2.1. How many homes are served by geothermal power plants?
The geothermal power production in the U.S. today provides enough electricity to meet the electricity needs of about 2.4 million California households. (1) This does not include contributions from geothermal heat pumps and direct heating uses.
2.2. How much geothermal electricity is currently supplied to the U.S.?
In 2007, geothermal was the fourth largest source of renewable energy in the U.S. Today the U.S. has about 3,000 MW of geothermal electricity connected to the grid. (2) Geothermal energy generated 14,885 gigawatt-hours (GWh) of electricity in 2007, which accounted for 4% of renewable energy-based electricity consumption in the U.S. (including large hydropower). (3) The U.S. continues to produce more geothermal electricity than any other country, comprising approximately 30 percent of the world total. (4)
In California, the state with the largest amount of geothermal power on line, electricity from geothermal resources accounted for 5 percent of the state’s electricity generation in 2003 on a per kilowatt hour basis. (5) Geothermal is the largest non-hydro renewable energy source in the state, significantly exceeding the contribution of wind and solar combined.
Figure 14: Renewable Energy Generation in California 1983-2006
2.3. Are geothermal projects
currently being developed in the U.S.?
Yes. As of August 2008, almost 4,000 MW of new geothermal power plant capacity was under development in the U.S. (this includes projects in the initial development phases). Those states with projects currently under consideration or development are: Alaska, Arizona, California, Colorado, Florida, Hawaii, Idaho, Nevada, New Mexico, Oregon, Utah, Washington, and Wyoming. Combined, these states have approximately 103 projects in development ranging from initial to advanced stages. (6)
Direct uses applications of geothermal energy occur today in 26 states—almost as many states as produce coal. (7) New direct use projects are encouraged by the provisions of the Geothermal Steam Act Amendments passed by Congress in 2005. There is interest in new direct use projects in numerous states and on various Indian reservations within several states.
Geothermal heat pump installations have been growing at an annual rate of 15 percent, with more than 600,000 units installed in the U.S. by the end of 2005. Every year in the U.S., 50,000 to 60,000 new units are installed—the largest growth in the world for geothermal heat pumps. (8)
2.4. How much energy does geothermal
Geothermal energy supplies more than 10,000 MW to 24 countries worldwide and now produces enough electricity to meet the needs of 60 million people. (9) The Philippines, which generates 23% of its electricity from geothermal energy, is the world’s second biggest producer behind the U.S. (10) Geothermal energy has helped developing countries such as Indonesia, the Philippines, Guatemala, Costa Rica, and Mexico. The benefits of geothermal projects can preserve the cleanliness of developing countries seeking energy and economic independence, and it can provide a local source of electricity in remote locations, thus raising the quality of life.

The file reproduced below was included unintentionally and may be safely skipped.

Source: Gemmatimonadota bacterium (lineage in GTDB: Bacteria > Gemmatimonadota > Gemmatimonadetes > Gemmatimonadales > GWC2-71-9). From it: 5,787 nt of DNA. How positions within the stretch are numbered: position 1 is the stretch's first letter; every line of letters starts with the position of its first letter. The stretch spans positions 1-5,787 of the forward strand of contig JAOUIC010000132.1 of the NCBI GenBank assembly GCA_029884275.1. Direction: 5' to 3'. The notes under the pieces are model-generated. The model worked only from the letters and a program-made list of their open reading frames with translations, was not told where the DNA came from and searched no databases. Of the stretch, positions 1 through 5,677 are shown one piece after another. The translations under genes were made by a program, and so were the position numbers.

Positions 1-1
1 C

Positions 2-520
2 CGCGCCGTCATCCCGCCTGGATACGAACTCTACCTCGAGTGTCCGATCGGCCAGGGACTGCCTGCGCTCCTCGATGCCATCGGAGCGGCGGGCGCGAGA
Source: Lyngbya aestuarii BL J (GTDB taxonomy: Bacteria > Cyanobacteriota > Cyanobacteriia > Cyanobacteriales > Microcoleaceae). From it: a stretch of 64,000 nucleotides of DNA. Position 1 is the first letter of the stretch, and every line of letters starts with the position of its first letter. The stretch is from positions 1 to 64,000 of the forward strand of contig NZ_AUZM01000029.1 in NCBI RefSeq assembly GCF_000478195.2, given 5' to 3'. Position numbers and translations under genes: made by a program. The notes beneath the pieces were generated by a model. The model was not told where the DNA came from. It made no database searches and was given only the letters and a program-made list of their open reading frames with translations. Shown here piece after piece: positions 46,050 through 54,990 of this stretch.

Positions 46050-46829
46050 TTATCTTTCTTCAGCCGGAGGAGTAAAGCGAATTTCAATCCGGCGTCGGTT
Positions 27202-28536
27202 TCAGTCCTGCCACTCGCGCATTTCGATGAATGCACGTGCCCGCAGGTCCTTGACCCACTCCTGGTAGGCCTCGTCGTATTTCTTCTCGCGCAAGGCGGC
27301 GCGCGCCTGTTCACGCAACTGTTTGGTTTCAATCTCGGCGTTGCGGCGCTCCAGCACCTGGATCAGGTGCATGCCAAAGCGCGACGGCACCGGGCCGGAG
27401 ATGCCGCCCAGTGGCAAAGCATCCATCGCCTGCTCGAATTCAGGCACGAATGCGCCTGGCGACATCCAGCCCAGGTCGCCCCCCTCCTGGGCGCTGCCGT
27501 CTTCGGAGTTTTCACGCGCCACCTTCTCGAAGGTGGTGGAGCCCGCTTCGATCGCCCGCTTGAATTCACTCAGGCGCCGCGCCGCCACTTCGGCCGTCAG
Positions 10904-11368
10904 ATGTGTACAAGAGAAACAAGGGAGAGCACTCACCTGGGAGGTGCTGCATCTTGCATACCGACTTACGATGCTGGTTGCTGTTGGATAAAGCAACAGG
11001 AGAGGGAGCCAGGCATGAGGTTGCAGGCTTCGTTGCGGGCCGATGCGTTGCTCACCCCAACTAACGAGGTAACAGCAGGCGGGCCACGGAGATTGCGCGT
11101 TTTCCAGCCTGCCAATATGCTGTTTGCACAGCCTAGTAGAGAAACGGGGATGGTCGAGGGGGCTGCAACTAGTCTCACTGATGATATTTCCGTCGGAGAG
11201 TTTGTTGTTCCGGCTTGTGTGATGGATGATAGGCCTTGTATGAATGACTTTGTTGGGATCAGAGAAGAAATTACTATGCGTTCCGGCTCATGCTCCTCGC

Iceland is widely considered the success story of the geothermal community. The country of just over 300,000 people is now fully powered by renewable forms of energy, with 17% of electricity and 87% of heating needs provided by geothermal energy (fossil fuels are still imported for fishing and transportation needs). Iceland has been expanding its geothermal power production largely to meet growing industrial and commercial energy demand. In 2004, Iceland was reported to have generated 1465 gigawatt-hours (GWh) from geothermal resources; geothermal production is expected to reach 3000 GWh this year (2009).
GEA’s May 2007 Interim Report: Update on World Geothermal Development named the countries producing geothermal electricity:
- 21 Countries Generating Geothermal Power in 2000: Australia, China, Costa Rica, El Salvador, Ethiopia, France (Guadeloupe), Guatemala, Iceland, Indonesia, Italy, Japan, Kenya, Mexico, New Zealand, Nicaragua, Philippines, Portugal (Azores), Russia, Thailand, Turkey, United States
- 3 Countries Adding Power Generation by 2005 (for a total of 24): Austria, Germany, Papua New Guinea
- 22 Potential New Countries by 2010 (for potential total of 46): Armenia, Canada, Chile, Djibouti, Dominica, Greece, Honduras, Hungary, India, Iran, Korea, Nevis, Rwanda, Slovakia, Solomon Islands, St. Lucia, Switzerland, Taiwan, Tanzania, Uganda, Vietnam, Yemen
Geothermal electricity generation is likely to expand. According to the International Geothermal Association (IGA) in IGA News 72 (April–June 2008), total global geothermal capacity is expected to rise to 11 GW by 2010. (11) See also section 3.5.
In addition to large power generation, geothermal is also used for direct use purposes worldwide. In 2005, 72 countries reported using geothermal energy for direct heating, providing more than 16,000 MW of geothermal energy. Geothermal energy is used directly for a variety of purposes, including space heating, snow melting, aquaculture, greenhouse production, and more. (12)
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